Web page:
I removed and jumpered C36, as it seemed redundant to me, and so far I'm not hearing any noise or clicking from the EQ switch, which is the only reason I can see for that cap being there.
  Another interesting thing about the input PCBs is the option of an input transformer in the mic pre, but no one on the net seems to be able to find any info about what transformer might be used. There is some discussion of it in a GroupDIY thread (http://groupdiy.com/index.php?topic=30240.msg366794#msg366794). Naturally, this is something I would like to try, at least on a few channels, though I am mainly using the board for mixing, and using the line inputs at this point in time.

AUX/FOLDBACK MASTERS

  There are 4 AUX and 4 FB sends from each input channel (and 4 FB sends from the Group channels), and there are two channel strips on the board to control these. This is a nice feature, especially since each send has it's ow EQ, as do the returns on the group channels. All have been recapped.

METERS
  All 6 SIFAM meters seem to work, but the R output meter does not rest fully at 0, nor can it be adjusted there.
  The manual mentions changing the bulbs in them, but gives incomplete instructions. None light up on this board, but when I try to open them up, I'm afraid of damaging them, as they don't come apart easily, so I've left them alone until I have a better idea or maybe find some info in the archives. I see on the web that other folks have pondered this also.

OTHER WORK

  All knobs and fader knobs were removed and cleaned with a gentle mix of water and hand soap.
  All (ALPS) faders were removed, dismantled, and had years of sound tech grunge and hair painstakingly cleaned out. The rails were then lubricated with silicone oil after being cleaned and blown out.
  Armrest was cleaned and treated with Armor All. It's in amazingly good condition with only one small tear.
    There are two DIY channels on the board that seem to have been for injecting two-channel info into the main mix. I have disconnected them, but they nicely have P&G faders, which I have cleaned and might put on the Master channels.

CONCLUSIONS
    I got this board for $150, which is amazing to me, but it's a good thing I could solve it's problems The sound is a big improvement over the modded Studiomaster Mixdown I have been using, though the design and age of the two mixers is similar. It's full of TL072/74 and 5532/4 chips, which are soldered to the PCBs so I don't have any plans to swap chips at the moment, based on my experience with the Studiomasters (I've restored three of them), which seemed to benefit more from cap replacement and bypass caps than any chip swaps.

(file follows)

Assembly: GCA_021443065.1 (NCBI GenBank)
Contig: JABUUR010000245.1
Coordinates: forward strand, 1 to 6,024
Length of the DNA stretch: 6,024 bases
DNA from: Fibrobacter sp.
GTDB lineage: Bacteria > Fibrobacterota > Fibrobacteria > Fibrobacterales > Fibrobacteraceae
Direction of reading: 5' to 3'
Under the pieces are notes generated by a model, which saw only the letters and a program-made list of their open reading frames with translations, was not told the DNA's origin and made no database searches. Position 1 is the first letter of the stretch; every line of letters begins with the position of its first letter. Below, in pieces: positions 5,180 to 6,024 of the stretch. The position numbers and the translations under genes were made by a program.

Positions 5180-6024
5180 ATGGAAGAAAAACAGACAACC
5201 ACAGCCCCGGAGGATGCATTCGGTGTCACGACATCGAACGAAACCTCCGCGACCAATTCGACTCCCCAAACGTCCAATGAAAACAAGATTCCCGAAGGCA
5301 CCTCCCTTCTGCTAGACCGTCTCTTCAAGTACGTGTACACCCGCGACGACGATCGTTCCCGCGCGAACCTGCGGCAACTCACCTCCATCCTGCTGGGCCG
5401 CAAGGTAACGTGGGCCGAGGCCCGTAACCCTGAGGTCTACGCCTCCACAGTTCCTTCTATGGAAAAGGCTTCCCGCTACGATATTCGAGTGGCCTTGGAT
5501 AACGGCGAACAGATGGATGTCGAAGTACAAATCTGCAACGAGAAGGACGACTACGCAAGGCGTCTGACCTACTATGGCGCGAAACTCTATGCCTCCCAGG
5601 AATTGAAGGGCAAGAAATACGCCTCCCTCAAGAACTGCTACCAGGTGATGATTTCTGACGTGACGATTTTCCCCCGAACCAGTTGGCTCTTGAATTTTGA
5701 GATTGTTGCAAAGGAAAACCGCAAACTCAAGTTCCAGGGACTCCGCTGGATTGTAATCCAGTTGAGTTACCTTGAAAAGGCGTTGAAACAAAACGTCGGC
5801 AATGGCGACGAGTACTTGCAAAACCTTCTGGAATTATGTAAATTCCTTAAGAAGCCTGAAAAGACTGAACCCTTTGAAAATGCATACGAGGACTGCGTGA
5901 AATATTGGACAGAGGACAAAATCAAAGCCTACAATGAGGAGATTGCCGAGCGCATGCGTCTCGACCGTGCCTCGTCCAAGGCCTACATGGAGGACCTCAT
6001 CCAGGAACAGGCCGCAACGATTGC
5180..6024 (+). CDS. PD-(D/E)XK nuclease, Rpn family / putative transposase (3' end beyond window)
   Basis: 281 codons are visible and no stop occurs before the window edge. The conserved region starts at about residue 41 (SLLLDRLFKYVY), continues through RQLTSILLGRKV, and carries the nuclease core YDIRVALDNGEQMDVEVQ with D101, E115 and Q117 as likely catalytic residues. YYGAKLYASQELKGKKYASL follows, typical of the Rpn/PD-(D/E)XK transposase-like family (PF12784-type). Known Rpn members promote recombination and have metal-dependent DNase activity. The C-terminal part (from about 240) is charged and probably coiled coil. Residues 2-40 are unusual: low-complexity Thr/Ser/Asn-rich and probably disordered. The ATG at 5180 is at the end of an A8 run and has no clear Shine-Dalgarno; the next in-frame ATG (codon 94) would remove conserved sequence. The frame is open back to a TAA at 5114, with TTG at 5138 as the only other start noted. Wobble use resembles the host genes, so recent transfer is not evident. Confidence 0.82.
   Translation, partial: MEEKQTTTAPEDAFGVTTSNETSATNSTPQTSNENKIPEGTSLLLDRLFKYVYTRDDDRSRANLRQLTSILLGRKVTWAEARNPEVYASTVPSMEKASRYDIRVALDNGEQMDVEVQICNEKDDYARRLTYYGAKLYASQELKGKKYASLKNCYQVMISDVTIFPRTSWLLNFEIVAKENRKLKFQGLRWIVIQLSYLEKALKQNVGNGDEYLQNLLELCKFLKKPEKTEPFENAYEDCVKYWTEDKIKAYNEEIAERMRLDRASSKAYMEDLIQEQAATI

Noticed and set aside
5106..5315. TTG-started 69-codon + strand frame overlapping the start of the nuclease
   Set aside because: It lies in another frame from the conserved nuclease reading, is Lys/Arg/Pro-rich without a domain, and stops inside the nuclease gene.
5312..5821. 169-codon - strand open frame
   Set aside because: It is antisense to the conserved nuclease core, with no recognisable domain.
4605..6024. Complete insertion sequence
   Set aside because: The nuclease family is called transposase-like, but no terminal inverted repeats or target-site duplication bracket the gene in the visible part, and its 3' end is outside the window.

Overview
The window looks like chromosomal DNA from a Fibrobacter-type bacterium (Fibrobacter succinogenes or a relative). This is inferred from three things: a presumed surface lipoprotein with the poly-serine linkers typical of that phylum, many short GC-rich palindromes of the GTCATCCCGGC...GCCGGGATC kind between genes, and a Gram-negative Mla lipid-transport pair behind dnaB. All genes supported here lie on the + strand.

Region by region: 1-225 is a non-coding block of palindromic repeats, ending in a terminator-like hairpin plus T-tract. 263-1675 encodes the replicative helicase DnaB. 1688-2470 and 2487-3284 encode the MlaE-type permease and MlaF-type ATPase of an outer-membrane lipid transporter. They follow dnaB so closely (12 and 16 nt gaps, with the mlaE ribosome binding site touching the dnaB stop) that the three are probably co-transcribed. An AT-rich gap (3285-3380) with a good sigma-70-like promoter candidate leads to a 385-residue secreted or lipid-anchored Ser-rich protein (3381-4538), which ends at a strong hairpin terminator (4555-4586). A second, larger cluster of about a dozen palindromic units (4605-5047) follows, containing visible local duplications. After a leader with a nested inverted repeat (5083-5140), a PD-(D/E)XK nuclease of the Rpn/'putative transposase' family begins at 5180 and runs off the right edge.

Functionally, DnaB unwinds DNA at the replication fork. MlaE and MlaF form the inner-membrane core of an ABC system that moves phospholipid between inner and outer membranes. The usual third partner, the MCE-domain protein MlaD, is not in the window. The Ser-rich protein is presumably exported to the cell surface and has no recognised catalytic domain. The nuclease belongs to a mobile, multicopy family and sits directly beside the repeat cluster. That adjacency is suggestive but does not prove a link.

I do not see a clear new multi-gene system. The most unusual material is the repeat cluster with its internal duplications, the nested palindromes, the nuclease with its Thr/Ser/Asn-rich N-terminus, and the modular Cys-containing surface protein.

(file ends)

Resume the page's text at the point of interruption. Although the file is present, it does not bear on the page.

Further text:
The DDA sounds more transparent and less beefy than the SMs, and the EQs seem very nice with good film caps already in place. They are a pleasure to use, and I don't feel the need for cap upgrades, which were a big improvement to the SMs.
    The board is a pleasure to work on compared to the SMs, since all channels can be easily removed, instead of the need to dismantle the whole mixer to work on it. 
    There are no direct outs on the DDA, but I have lots of pres in the studio so I don't plan on using the board for mic inputs, but the pres do sound good after the recap.
    Each channel has FX send and return, but they are unbalanced, which is fine for my current studio set up. I now have them hooked up to a patch bay, and the mixer interacts well with all my compression and FX so far.
    There are various arguments online as to the quality of these mixers related to other DDA models, but a quick look at the schematics shows me that basically they are all modeled after the same design, especially the S, M, Q, and D series. Routing and flexibility is different from model to model, but the basic design of each segment of the mixers seem to be based on the same circuits.
  My manual came in what appears to be the original DDA notebook cover, and has a page indicating 1990 prices for the various models and options. This mixer was just over 13K USD at the time.
   
QUESTIONS/COMMENTS?

  1. Can anybody suggest a mic input transformer to try? The PCB cards show it replacing two axial caps (33uf in some of my channels and 47uf in others).
In the GroupDIY thread, someone mentions trying the Neutrik NT4, but says it doesn't work. Schematics show all models of this era DDA having the transformer option, and it's hard to believe they would use a different transformer for each model. Any info here would be gratefully accepted from anyone ho's opened up their S, M, Q, or D series mixer.
  2. Snatchman, are you still around? You started an S Series thread in GroupDIY, but didn't follow up, as far as I can find. Any more info you might have discovered would be a welcome addition here.